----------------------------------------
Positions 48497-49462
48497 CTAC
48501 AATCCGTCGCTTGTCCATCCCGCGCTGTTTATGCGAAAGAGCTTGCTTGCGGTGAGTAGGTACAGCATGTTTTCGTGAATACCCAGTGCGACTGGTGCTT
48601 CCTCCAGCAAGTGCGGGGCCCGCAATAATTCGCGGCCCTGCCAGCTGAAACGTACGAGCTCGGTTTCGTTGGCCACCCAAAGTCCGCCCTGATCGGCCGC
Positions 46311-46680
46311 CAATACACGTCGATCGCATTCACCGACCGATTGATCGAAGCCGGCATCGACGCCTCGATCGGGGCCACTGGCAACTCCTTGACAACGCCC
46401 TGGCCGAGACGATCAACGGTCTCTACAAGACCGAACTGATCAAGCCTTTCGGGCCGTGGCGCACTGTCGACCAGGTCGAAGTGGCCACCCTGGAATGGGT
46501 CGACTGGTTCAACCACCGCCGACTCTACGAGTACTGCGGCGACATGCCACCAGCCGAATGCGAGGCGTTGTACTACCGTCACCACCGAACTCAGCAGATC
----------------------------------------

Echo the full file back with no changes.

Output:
Positions 48497-49462
48497 CTAC
48501 AATCCGTCGCTTGTCCATCCCGCGCTGTTTATGCGAAAGAGCTTGCTTGCGGTGAGTAGGTACAGCATGTTTTCGTGAATACCCAGTGCGACTGGTGCTT
48601 CCTCCAGCAAGTGCGGGGCCCGCAATAATTCGCGGCCCTGCCAGCTGAAACGTACGAGCTCGGTTTCGTTGGCCACCCAAAGTCCGCCCTGATCGGCCGC
Positions 46311-46680
46311 CAATACACGTCGATCGCATTCACCGACCGATTGATCGAAGCCGGCATCGACGCCTCGATCGGGGCCACTGGCAACTCCTTGACAACGCCC
46401 TGGCCGAGACGATCAACGGTCTCTACAAGACCGAACTGATCAAGCCTTTCGGGCCGTGGCGCACTGTCGACCAGGTCGAAGTGGCCACCCTGGAATGGGT
46501 CGACTGGTTCAACCACCGCCGACTCTACGAGTACTGCGGCGACATGCCACCAGCCGAATGCGAGGCGTTGTACTACCGTCACCACCGAACTCAGCAGATC